That conflict is a mirage, an illusion of landscape created by the beliefs of the mind.

“For those whom the Lord loves he disciplines….” (Hebrews 12:6)

Here I learned the conflict—within our definitions of discipline. Originally it meant, “to teach.” That has been corrupted to mean to punish.

That is a naughty definition, but it does serve to help us learn about teaching and love, for too many of us see teaching as telling which is analogous to discipline as punishment. I find the resolution in leadership.

This soon-to-be teacher is clearly a nice person. That is readily apparent to those around her as she treats others with quiet respect. The concern she expressed is that being nice and discipline are somehow mutually exclusive.

She is a lovely person, caring deeply for and respecting her students. Her concern is that school administrators may see this as weakness which may lead to lack of discipline in her classroom. I see her respect as a strength, as a model of her self-discipline, as love in practice.

How do we get a marshmallow into a piggy bank? In a way, it is like asking how many counselors does it take to change a person. Only one, of course, but the person has to want to change.

A marshmallow is similar to a balloon, and I used to demonstrate how to get a small water balloon into a gallon jug. I simply encouraged the gallon jug to want the balloon inside. I did that by dropping a burning match inside, heating the air, and then placing the balloon on top. As the air cooled (I might help it with a cold water bath), the balloon would be sucked inside. For fun, you might try to figure out how I got the balloon back out.

We cannot teach by shoving facts inside. We must educate (meaning to draw out). We do this by lighting the fire inside. Not the fire of ire, but the fire of inquiry. Actually, the fire is already there, as natural as breathing for young people. We only need to fan it from time to time. We do that by showing our fire, our sense of wonder for our subject (aka, our discipline).

For a person dedicated to being nice, teaching others to be nice is a challenge. It means constantly questioning personal and professional decisions. It means holding a tongue that feels like lashing out. It means expecting respect from others by showing them respect, first.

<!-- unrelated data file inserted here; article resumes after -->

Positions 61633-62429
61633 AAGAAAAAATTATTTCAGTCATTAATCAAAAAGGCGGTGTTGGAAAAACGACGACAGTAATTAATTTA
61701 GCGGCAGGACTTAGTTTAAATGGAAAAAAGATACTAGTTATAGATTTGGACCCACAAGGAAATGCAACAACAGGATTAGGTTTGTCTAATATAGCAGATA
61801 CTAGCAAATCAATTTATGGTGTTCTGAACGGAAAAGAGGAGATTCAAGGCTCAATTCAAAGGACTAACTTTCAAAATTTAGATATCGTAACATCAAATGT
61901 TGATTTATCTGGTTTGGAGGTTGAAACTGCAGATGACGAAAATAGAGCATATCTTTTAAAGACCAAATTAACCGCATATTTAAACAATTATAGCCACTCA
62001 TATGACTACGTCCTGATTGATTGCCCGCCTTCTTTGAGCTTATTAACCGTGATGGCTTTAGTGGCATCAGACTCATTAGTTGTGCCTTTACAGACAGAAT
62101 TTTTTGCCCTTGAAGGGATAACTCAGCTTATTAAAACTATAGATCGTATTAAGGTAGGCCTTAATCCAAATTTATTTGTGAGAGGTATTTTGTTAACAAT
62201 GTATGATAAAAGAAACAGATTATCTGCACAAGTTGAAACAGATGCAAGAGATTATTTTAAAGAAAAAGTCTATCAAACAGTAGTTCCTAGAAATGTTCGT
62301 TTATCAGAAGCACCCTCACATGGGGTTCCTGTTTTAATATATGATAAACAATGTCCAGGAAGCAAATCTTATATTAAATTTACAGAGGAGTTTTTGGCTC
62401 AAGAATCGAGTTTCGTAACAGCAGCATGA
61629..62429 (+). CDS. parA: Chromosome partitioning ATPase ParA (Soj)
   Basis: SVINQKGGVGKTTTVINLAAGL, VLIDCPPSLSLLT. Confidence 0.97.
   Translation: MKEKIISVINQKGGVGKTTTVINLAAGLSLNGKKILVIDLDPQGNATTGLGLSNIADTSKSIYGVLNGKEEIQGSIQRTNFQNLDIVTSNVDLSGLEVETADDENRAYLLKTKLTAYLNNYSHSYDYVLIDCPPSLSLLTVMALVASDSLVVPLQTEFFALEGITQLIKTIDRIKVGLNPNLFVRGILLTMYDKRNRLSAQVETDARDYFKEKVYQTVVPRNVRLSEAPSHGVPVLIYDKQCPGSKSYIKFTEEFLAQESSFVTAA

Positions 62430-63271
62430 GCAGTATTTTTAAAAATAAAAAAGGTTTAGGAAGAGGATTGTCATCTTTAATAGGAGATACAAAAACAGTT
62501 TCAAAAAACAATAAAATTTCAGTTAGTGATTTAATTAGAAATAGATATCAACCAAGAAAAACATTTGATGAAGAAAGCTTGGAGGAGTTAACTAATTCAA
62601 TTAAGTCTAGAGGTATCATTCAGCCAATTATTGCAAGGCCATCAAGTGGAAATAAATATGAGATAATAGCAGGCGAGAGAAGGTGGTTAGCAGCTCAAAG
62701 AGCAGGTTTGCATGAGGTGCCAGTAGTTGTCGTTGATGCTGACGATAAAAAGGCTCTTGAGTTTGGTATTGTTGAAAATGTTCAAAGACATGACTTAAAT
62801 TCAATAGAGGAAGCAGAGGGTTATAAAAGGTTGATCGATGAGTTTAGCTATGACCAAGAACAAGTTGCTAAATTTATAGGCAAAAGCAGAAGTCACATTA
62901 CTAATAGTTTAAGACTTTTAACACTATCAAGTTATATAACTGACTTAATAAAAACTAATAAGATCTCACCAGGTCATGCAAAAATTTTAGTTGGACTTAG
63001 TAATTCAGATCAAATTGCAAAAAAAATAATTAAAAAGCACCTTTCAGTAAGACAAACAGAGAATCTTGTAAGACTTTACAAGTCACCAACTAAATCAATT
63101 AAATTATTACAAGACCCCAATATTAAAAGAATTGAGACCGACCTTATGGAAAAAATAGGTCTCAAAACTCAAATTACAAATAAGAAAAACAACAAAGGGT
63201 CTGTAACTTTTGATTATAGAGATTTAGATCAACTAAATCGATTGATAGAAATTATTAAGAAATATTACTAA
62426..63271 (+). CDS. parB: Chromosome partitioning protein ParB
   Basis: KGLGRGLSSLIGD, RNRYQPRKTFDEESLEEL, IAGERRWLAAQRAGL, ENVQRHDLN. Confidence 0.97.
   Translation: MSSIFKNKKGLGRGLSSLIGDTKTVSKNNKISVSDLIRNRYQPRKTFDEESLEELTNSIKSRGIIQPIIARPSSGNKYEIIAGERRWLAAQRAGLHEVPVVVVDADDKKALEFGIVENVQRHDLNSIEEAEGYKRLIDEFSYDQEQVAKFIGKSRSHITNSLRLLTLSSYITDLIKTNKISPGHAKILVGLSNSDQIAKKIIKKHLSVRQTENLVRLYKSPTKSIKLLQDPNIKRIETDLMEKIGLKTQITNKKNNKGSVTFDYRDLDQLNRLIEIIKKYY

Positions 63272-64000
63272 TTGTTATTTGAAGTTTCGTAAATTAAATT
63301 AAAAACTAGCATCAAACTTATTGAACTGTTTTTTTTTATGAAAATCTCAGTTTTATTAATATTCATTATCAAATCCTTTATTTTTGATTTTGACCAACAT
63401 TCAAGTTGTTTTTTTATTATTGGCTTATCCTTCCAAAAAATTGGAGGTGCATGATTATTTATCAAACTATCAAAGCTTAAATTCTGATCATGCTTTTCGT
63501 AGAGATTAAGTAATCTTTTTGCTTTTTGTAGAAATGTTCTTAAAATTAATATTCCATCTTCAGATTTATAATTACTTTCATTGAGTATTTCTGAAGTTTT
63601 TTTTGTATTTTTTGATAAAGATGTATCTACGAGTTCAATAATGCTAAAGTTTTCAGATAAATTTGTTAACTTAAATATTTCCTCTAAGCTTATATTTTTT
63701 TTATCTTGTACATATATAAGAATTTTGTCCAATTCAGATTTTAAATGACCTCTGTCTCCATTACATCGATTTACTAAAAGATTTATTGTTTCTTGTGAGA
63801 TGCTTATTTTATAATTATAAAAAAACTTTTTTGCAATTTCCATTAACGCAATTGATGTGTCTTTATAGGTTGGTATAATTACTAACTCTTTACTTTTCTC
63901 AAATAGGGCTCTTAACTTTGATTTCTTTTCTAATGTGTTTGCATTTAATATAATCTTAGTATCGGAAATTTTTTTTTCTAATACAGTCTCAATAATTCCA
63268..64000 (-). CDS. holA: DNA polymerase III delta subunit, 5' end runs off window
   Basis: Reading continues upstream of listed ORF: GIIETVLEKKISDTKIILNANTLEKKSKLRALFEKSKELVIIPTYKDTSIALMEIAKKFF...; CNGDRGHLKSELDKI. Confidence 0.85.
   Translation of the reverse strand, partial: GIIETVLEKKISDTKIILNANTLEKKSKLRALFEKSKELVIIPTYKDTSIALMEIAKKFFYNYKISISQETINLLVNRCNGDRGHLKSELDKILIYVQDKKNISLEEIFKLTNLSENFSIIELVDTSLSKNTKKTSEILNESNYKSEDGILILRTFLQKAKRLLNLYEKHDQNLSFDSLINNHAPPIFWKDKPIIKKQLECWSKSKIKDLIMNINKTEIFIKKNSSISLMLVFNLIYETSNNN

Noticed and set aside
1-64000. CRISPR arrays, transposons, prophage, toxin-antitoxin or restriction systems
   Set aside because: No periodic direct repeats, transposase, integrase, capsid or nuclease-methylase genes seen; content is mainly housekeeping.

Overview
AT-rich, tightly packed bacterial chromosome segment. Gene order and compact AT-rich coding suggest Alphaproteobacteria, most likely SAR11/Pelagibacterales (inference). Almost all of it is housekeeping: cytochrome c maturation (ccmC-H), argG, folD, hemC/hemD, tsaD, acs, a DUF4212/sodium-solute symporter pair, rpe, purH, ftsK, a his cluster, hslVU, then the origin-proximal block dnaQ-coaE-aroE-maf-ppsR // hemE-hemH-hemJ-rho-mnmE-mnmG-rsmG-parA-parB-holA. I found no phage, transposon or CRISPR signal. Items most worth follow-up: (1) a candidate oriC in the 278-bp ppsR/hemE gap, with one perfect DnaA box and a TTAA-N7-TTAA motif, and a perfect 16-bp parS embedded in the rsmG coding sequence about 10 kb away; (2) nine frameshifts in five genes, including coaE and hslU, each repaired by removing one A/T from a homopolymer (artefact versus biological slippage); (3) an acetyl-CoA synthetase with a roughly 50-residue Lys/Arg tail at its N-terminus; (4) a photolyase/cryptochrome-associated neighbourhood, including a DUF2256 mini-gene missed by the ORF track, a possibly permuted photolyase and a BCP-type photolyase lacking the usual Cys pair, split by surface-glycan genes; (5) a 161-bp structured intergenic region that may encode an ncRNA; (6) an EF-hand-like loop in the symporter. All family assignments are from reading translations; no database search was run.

That is discipline. That is teaching by example. It is leadership. Yes, it will mean being strict on some classroom rules. It will sometimes mean punishment. But it is not inconsistent with being nice. It is love, and it is a wonderful thing to teach our young people, our future parents, leaders, and teachers. It is what this young student teacher taught this old teacher, and she did it by living the discipline of her personal conviction.

Wouldn’t you like her teaching your children and grandchildren?

Undying Love

She was in her ninety-seventh year and fading like her eyesight and her insight, but she still recognized me, my brothers and sisters, and many of her grandchildren, although she got some names confused. She mixed up faces, calling a great granddaughter by her mother’s name. Only some of that was age.

Sixty years ago, I sometimes thought my name was Rodney Butch Erv. It is a product of large family size.

Her family was huge, and she could still report on the pride and problems of many of them, keeping track of about a hundred of us. But this year, that faded, too.

She still remembered my wife, Nancy, but not always her name. She would ask if she were with me.

“No, Mom, she’s in Arizona, working.”

“That’s far away.”

And she would look far away, out the big window of her assisted living facility, and watch. She would describe what she saw, and I would think it was real—at least in her mind. But, sometimes it was only an artifact of an aging brain.

She lifted her hands and studied them in something like mild horror.

“Something is wrong,” she told me. “They don’t work right, anymore. I’m falling apart.”

“I know, Mom.”

She held my hand. Arizona is so far from Wisconsin, and I said goodbye every time I left, for about four years I think. Then, one day, I would drop in and she would recognize me, ask about her (Nancy), and report on the family.

Sometimes she held my hand. One day she studied me, tearing up a bit.

“I just love you so much,” she told me.

“I love you, too, Mom”